Dr. Jonathan Mulford, Orthopaedic Surgeon, NSW Australia Total Knee Replacement, NSW Australia
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Scapholunate Ligament Rupture

Some of the content in this handout is reproduced with permission from Dr Stuart Myers at www.myhand.com.au

The wrist is a complicated combination of bones and ligaments. There is a radiocarpal and midcarpal joint that are responsible for allowing the wrist to move up & down & side-to-side. (Flexion / Extension / Radial and Ulnar Deviation)

There are many ligaments in the wrist. Ligaments are strong soft tissues that connect bones to each other. There are two types of ligaments

  1. Ligaments connecting the small bones of the wrist together (intrinsic) and
  2. Thickenings in the wrist capsule (extrinsic)

The scapholunate ligament is an intrinsic ligament connecting the scaphoid to the lunate. It is important stabiliser of the wrist to control the movements between the bones. It is "C" shaped with the back (dorsal) and front (volar) component being the strongest. The dorsal component of the ligament is the most important.

If the scapholunate ligament is torn there is a loss of the balance of the wrist. The bones change position and move differently with wrist movement. There is abnormal contact between the bones which eventually results in wrist arthritis (wear and tear).

The abnormal movement of the wrist can cause a clicking sensation in the wrist.

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The scapholunate ligament usually ruptures with trauma - this can occur with a simple fall or with high energy trauma.

The diagnosis is often delayed as the wrist is thought to be only "sprained".Sometimes it can occur as a generalised degeneration of the wrist.


X-Ray - often the signs are very subtle and special "instability" views are required. Often there is a wider than normal gap between the scaphoid and lunate (Terry Thomas Sign).

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The position of the small bones in the wrist changes. Later arthritis develops in the wrist.

MRI - can help with diagnosis.

Arthroscopy - is sometimes required to assess.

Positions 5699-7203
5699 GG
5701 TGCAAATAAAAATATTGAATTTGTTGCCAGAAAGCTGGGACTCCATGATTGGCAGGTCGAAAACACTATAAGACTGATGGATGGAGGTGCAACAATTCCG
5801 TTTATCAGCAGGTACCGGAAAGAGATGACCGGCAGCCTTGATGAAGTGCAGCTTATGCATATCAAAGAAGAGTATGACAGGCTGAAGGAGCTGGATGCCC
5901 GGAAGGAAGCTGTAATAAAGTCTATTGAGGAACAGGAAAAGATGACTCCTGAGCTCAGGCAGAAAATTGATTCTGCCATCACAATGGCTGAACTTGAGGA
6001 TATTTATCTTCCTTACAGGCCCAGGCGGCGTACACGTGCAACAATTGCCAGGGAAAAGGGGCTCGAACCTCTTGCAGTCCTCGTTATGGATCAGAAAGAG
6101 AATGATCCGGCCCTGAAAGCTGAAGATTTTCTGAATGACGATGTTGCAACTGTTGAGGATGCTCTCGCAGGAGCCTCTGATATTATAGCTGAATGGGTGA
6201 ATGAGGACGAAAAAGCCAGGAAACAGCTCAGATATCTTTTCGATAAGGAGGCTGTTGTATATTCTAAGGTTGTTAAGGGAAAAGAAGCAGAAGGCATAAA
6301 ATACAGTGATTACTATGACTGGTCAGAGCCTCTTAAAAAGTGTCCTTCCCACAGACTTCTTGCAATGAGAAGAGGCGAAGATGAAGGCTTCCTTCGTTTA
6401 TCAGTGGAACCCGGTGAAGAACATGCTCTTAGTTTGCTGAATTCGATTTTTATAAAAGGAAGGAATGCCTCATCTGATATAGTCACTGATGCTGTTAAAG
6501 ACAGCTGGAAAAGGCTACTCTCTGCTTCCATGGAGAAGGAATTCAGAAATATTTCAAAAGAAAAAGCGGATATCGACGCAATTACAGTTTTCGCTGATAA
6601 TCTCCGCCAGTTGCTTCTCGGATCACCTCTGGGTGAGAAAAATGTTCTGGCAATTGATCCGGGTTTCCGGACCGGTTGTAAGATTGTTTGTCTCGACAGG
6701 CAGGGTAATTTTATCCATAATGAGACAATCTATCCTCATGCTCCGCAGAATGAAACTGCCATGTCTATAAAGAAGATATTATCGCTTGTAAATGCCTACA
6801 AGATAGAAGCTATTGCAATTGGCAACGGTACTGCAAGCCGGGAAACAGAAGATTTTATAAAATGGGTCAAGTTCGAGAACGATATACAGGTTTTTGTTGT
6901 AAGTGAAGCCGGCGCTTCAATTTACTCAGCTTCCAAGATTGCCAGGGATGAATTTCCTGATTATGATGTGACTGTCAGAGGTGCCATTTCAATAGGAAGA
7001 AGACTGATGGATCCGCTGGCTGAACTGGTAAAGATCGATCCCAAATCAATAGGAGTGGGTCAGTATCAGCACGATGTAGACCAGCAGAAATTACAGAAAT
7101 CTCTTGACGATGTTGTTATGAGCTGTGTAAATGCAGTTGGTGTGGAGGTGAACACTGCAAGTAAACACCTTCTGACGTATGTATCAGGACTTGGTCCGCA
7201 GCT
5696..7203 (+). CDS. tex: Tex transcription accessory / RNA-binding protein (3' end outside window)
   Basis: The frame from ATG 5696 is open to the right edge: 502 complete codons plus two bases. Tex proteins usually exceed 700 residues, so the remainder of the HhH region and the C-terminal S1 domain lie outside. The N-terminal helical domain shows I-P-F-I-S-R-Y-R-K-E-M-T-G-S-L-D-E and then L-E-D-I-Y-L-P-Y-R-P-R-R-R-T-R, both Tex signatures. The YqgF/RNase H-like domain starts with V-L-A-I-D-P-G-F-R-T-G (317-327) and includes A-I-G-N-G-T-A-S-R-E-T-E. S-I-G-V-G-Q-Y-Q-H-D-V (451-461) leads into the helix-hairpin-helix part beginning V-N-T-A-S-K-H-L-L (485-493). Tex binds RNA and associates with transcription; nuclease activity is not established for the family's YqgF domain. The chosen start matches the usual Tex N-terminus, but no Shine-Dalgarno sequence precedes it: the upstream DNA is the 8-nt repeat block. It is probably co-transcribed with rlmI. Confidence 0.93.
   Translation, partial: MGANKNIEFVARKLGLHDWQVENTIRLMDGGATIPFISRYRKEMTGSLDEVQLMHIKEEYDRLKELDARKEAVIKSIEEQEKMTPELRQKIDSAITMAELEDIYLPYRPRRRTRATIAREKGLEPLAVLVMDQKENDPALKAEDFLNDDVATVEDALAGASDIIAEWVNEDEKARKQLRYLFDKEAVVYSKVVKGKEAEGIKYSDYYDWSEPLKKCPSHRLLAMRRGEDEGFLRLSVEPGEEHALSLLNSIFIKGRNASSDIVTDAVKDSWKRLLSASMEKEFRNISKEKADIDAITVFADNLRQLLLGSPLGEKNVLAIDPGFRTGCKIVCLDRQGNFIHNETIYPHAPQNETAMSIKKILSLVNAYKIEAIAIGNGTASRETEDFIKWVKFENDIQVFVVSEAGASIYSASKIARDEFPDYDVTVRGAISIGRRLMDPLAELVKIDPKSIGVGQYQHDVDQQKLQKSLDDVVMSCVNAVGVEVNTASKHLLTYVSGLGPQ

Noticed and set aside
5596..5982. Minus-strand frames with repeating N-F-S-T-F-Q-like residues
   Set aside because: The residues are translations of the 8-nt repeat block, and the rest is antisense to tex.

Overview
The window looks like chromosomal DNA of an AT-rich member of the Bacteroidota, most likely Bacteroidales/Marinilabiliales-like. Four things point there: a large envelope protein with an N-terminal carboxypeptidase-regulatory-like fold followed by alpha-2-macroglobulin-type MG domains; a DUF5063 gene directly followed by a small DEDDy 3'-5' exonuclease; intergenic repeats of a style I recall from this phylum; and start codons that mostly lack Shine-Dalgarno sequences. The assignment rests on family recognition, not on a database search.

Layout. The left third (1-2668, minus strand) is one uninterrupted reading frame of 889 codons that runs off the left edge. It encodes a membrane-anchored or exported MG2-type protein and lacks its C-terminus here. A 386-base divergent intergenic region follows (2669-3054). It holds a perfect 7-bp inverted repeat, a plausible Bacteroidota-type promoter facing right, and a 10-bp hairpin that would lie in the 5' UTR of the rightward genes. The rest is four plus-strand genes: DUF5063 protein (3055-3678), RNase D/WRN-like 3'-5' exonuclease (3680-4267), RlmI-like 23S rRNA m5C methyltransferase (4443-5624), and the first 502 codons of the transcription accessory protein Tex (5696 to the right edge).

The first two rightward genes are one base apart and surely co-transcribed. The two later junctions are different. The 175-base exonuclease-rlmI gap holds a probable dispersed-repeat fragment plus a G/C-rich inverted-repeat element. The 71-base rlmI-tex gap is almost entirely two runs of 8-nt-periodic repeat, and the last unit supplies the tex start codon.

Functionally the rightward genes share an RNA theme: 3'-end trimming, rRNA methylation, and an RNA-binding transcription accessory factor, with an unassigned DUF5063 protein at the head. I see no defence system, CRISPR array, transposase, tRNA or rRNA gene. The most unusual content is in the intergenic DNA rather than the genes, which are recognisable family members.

The natural history of a scapholunate ligament rupture is to develop arthritis of the wrist in the future.
The difficulty is it is hard to predict how long until this occurs and how symptomatic each individual patient will be.

This is why the management of SL ligament injury can be so varied from surgeon to surgeon.

Arthritis tends to affect the radiocarpal joint first followed by the mid-carpal joint.

If the scapholunate ligament rupture is symptomatic the treatment will depend on the following factors

How long since the injury?

  • In acute (new) injuries often the ligament can be repaired. An injury that occured some time ago this may not be possible

Has the position of the bones changed permanently to an abnormal position?

  • In a chronic injury (old) the bones change position and there is scarring of the wrist capsule stopping reduction to a normal position

Is there any arthritis in the wrist?

If so where is the arthritis.


Partial tears of the ligament are best diagnosed with an arthroscope. The scapholunate gap can be probed to asses its stability. Partial acute tears can be pinned with fine metal wires until there has been healing.

If the ligament is acutely completely torn an assessment about the ability to repair the ligament needs to be made.

Bone anchors can be used to reattach ligaments pulled off the bone.

The wrist capsule (lining of the joint) is sometimes used to protect the repair. This is called a capsulodesis.

Fine wires are also used to protect the repair.

Generally after surgery the wrist needs to be in a cast for 8 weeks at which stage the wires are removed.

A removable wrist splint is then used for the next 4 weeks. After this period the wrist is very stiff. It takes several months to regain some range of motion and strength in the wrist. Generally the range of motion will be less than normal.

If the ligament is not repairable and the bones can be reduced to their normal position I use a ligament reconstruction. I use half of a tendon (FCR) at the front of the wrist which is transferred to the back of the wrist via a drill hole made in the scaphoid bone. It is then attached to the lunate (to recreate the SL ligament) and augmented with a capsulodesis. Again wires help hold the bone until healing has occured.

If the bones cannot be reduced to a normal position, or there is arthritis in the wrist, a salvage surgical procedure is required. This may involve removing the scaphoid and fusing the remaining small bones in the wrist (4 corner fusion) or removing the proximal row.

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Sydney Orthopaedic Surgeon, NSW Australia

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